The Prime Minister also highlighted the dangers of a weak Labour party being held in thrall to the SNP on a vote by vote, issue by issue basis.



Prime Minister listens to Graham Evans!

Sunday, 19 April 2015

Swimming Pool proposals - an update

Lynn and I are committed to a full consultation with residents over whether there is support for a community swimming pool.  Personally both of us would like to see a community pool built somewhere along the A56 - potentially at Helsby High School.  It would be a pool that would serve Frodsham, Helsby and the surrounding villages and communities.  In essence it would be a pool for the Helsby High School catchment area.

However as such a pool would cost of the order of £3m as well as having substantial on-going running costs - we have to be clear that such a pool would be both affordable and that it would be used, if built by the community.

Sport England (and Active Cheshire) advise that the minimum catchment area for a community pool is a population of 13,000.  They also advise that around 90% of community pools run at a loss.  The population of the High School catchment area is of the order of 18,000.  Frodsham's population is around 9,000.  Frodsham is not in a position to 'go it alone.'

Now whatever we may think of Peel's various plans us and the land on the Mersey Estuary - there will be substantial community benefit funds being made available.  However even though these funds will be substantial - they do not cover the capital and running costs for building a pool.  Peel is currently considering offering around £2,000 per MW of nominal output of their wind farm for each of the next 25 years.  The nominal capacity is 50MW.  Therefore the minimum offered payment each year for 25 years would be £100,000 per year.  £100,000 is around the parish council budget for Helsby Parish, or around half of the Frodsham Town council annual budget.   If we are to have a community pool - we will have to find funds elsewhere too.

Lynn and I have already secured the interest in the scheme of CWaC.  CWaC are carrying out a feasibility study.  The initial thoughts from CWaC are that the community benefit funds would need to be invested in the pool.   However the decision about how such funds are spent is not for CWaC to decide.  Also even if all these monies are put into supporting a pool it is clear that additional resources would have to be raised.

In our view - the starting process for this has to be learning what the community want in a comprehensive consultation.

Lynn and I want to see the community asked specifically whether they support the community benefit  monies being spent on a single project - like a swimming pool - or on other lots of other schemes.  One of the attractions of investing in a single project is that it would minimise the costs of administering the funds.  From the discussions we have had it is clear that whilst there is significant support for a pool there are also lots of other good ideas out there for these monies.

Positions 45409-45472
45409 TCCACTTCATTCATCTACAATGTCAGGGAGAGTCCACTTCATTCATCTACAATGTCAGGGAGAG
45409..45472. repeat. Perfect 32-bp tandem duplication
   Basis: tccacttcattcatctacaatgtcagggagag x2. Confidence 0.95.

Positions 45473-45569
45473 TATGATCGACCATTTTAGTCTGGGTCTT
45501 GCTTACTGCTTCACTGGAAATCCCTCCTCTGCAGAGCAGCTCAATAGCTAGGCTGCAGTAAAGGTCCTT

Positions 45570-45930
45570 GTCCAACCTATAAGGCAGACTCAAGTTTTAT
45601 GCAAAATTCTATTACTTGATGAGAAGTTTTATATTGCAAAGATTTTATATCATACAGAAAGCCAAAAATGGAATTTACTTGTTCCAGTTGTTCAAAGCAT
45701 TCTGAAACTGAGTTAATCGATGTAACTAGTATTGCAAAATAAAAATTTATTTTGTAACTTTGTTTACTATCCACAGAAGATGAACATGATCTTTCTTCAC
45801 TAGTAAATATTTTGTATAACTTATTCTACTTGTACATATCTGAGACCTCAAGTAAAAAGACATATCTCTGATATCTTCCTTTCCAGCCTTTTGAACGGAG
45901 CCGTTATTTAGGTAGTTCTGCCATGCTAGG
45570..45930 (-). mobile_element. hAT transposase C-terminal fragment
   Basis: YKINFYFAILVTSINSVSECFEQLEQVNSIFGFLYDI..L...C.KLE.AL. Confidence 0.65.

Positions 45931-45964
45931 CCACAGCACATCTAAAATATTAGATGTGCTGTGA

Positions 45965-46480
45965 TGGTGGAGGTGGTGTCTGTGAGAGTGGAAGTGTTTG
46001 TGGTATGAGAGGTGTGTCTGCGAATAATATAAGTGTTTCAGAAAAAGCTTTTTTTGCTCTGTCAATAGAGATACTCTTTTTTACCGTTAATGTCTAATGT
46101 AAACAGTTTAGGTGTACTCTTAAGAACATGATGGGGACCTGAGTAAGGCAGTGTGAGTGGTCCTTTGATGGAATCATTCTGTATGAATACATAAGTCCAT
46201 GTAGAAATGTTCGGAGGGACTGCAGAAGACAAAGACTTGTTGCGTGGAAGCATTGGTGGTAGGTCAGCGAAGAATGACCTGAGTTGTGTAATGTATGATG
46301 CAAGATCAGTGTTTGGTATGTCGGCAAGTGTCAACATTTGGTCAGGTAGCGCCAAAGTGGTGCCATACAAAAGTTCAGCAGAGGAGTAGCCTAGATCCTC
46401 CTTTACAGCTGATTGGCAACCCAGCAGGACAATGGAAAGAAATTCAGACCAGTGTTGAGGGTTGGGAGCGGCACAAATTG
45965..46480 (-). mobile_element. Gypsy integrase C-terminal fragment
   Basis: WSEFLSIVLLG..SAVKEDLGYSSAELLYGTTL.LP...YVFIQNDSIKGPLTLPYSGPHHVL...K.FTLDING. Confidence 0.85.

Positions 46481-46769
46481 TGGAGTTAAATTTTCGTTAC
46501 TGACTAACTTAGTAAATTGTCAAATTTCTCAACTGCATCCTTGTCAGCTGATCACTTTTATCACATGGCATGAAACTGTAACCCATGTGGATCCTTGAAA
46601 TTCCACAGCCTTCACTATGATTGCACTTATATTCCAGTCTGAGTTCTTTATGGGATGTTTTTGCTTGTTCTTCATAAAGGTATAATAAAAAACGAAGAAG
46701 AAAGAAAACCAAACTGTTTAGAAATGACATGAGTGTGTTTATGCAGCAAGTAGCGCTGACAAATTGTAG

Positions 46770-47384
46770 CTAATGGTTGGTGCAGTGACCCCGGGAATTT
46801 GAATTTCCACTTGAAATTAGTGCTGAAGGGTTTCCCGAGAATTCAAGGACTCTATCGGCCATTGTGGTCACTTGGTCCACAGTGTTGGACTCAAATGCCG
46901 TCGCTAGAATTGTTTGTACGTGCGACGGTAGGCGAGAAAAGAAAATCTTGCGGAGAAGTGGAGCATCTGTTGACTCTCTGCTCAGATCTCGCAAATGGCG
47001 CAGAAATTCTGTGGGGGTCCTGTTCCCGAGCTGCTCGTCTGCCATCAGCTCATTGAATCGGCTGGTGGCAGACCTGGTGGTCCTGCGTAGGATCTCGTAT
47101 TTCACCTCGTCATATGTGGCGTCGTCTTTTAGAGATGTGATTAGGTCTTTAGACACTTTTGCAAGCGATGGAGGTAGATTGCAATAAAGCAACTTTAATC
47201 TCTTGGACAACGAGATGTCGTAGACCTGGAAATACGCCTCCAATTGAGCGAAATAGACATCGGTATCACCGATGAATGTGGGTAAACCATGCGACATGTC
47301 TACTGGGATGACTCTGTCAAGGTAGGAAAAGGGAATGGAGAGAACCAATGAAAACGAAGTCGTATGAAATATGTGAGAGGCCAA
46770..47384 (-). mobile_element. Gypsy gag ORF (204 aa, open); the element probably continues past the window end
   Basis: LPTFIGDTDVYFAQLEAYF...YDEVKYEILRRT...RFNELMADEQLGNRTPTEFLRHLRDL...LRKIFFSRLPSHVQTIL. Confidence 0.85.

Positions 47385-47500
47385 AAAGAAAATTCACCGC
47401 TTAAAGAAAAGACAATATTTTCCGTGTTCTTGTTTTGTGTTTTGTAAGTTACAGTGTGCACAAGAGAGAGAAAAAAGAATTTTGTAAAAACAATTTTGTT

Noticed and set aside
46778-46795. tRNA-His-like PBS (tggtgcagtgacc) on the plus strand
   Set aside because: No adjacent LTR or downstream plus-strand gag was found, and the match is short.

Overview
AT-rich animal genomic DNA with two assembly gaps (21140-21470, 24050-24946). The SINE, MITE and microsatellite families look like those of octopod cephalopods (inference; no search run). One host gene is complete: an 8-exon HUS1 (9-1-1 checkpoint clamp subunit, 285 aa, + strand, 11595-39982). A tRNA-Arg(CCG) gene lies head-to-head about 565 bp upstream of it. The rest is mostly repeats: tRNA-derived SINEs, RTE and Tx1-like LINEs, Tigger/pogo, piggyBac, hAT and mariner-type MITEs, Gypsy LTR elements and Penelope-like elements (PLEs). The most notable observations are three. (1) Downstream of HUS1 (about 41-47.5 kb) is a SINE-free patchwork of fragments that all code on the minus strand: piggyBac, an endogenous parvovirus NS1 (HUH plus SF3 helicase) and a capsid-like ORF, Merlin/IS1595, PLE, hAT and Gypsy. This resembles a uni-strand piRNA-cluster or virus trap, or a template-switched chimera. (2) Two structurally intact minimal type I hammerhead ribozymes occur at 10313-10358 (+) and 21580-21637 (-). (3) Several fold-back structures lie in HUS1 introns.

You may recall that at Frodsham's Xmas Festival on 30 November 2014 Lynn and I, with Graham Evans MP ran a stall that sought to test the level of support for a community pool.   Nearly 400 people signed the petition - saying that they would support a community pool for Frodsham.

In addition to this local support we have support from Graham Evans, our council colleagues in the adjacent wards in Helsby, Kinglesy, Gowy and Elton.

In January 2015 we set out on our page in Frodsham Life what we saw as the potential 'route map' for securing a community pool.  This is what the page said:



The good news for the community is that all the Conservative candidates - whether for Parliament, or for the Borough Council wards of Frodsham, Helsby, Kingsley, Gowy and Elton - all support the idea of a community pool - and that it is and must be for the community to decide whether or not there is support for the community benefit monies being spent on a pool.

The other 'news' is that in addition to the community benefit funds for the wind farm there will also be further community benefit funds if Peel builds the Ince Resource Recovery Park and the Hapsford Solar Farm.  Whilst Ince has planning permission - the solar farm does not.

Lynn and I secured a commitment from Peel to provide a community benefit fund for the Ince scheme (none of the Labour Cllrs for the adjacent areas or the Labour MP for Ellesmere Port & Neston seemingly sought this nor did the Labour Secretary of State who granted the original planning permission.)  We do not yet know the size of those funds.

If there is community support for a pool, a business case for it will have to be developed.  If there has to be a subsidy from the council tax to support a pool we will also ensure that local residents are consulted again.